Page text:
Comet ISON (C/2012 S1), the much-anticipated visitor from the distant depths of the solar system, continues to brighten and this week should reach naked-eye visibility as seen from a dark sky, away from city lights. The comet was discovered more than a year ago and has sparked big interest from those who think it may be terrifically bright and also from some who believe it will be nothing special. The burst of excitement came from the realization that ISON will swoop quite close to the Sun on November 28, some 1.8 million kilometers from our star's surface, which will enable it to light up brilliantly around Thanksgiving Day.
Comet ISON captured on November 6, 2013.
Credit: Damian Peach
Comet ISON is now gently gliding across the constellation Virgo, which makes it a morning sky object. To see Virgo, you need to gaze eastward starting around 4 A.M. local time. This week the comet will rise about three hours before the Sun, making it visible to the eye, to binoculars, or in telescopes for an hour or so while the sky is still relatively dark.
By week's end, on November 17, the comet will be easy to find because it will glide past Spica, the brightest star in Virgo.
During the middle of November, Comet ISON speeds up and passes Virgo's brightest star, Spica (Alpha Virginis).
Credit: Astronomy: Richard Talcott and Roen Kelly
The Moon is also a factor. The Moon acts like a giant searchlight in the sky, making spotting fainter objects more challenging, in effect dimming down their light. The Moon begins the week a day past First Quarter, in the evening sky, but ends the week at Full Moon, when it will interfere with observing all night long. So observing the comet in the early and middle part of this week will be easier than at week's end.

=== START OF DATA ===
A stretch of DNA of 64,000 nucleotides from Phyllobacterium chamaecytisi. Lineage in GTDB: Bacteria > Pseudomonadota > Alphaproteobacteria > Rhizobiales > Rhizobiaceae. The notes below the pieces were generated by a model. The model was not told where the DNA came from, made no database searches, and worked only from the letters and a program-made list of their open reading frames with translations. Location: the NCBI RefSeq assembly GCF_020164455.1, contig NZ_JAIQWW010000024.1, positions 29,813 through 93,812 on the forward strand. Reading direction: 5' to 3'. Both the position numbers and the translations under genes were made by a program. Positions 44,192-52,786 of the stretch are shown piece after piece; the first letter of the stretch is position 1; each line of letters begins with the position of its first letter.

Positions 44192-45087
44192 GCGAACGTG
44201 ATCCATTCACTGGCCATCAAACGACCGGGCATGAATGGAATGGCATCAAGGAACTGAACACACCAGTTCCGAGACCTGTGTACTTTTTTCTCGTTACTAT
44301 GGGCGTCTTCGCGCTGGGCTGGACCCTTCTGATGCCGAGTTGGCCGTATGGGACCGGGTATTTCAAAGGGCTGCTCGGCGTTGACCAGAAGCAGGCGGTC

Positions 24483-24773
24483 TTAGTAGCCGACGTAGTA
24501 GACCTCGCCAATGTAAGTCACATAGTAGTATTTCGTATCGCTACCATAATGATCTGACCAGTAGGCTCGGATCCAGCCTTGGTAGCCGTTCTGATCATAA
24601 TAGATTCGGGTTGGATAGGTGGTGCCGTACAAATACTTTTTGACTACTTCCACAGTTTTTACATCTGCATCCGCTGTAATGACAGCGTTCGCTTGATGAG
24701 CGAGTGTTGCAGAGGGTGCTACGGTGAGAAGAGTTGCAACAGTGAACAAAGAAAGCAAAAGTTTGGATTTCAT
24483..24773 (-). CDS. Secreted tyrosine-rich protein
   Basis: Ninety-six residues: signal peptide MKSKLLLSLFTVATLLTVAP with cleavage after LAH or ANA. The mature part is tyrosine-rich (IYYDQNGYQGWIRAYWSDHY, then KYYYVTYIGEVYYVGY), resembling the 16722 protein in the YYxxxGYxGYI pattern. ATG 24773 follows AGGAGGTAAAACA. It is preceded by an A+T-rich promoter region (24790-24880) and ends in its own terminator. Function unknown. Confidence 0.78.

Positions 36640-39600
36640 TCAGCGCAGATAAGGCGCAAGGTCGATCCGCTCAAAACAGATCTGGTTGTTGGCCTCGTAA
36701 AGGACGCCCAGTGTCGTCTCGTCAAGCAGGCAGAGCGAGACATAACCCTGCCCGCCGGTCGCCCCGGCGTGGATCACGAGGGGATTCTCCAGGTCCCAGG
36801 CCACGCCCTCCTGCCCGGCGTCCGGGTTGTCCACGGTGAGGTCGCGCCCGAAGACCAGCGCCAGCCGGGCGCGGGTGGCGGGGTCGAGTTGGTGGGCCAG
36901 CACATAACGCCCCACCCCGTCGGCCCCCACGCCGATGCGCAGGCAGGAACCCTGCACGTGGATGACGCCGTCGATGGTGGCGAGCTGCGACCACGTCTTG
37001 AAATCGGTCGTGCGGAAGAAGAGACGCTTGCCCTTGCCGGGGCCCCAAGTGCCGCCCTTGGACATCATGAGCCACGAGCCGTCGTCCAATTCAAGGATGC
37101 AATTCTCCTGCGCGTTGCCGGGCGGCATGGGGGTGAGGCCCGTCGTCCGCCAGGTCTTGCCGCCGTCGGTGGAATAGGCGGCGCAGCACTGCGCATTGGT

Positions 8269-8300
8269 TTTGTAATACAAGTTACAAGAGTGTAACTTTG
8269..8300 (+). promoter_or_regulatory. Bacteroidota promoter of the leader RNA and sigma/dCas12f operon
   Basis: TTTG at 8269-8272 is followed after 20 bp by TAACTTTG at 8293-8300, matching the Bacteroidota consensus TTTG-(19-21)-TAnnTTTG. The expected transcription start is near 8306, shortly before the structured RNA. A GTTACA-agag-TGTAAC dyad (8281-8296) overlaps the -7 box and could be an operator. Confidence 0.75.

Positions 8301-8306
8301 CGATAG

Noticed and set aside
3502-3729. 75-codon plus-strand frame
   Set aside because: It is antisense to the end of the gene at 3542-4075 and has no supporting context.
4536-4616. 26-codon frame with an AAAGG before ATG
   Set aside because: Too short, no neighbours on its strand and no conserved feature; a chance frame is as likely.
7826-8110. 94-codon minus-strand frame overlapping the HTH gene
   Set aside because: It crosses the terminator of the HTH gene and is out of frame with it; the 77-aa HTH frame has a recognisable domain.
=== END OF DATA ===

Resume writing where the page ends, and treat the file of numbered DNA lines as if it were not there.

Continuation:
Comet ISON now glows at about 7th magnitude, just a tad fainter than can be detected by the eye alone. But it is brightening rapidly and will become a naked-eye object most likely this week. The comet shows a coma, the cloud of gas and dust surrounding its nucleus, some 6 arcminutes across -- that's about 1/5th the diameter of the Moon -- and a tail stretching across a portion of sky roughly equal to the width of the Moon on the sky.
In binoculars or a telescope, the comet will appear as a soft glow, a fuzzball shimmering from the gases released from the comet's frozen nucleus, which measures a few kilometers across, as it increasingly warms in sunlight.
Meanwhile, another comet also inhabits the morning sky, Comet Lovejoy (C/2013 R1), which is putting on an impressive show in the northern part of the constellation Leo. Lovejoy is visible during the same predawn hours as ISON, and last week Lovejoy was actually a bit brighter than ISON. You can find Lovejoy moving to the northeast along the top of Leo's so-called Sickle, the backwards question mark asterism of this bright star group.
Keep your eye on ISON and realize that, even if it's subtle, you're witnessing one of nature's most amazing visitations, a rare and distant traveler wafting into the inner solar system, a stranger from the sea of darkness beyond us.
David J. Eicher is Editor-in-Chief of Astronomy magazine, author of 17 books on science and history, and president of the Astronomy Foundation. His book COMETS! Visitors from Deep Space was just published by Cambridge University Press.
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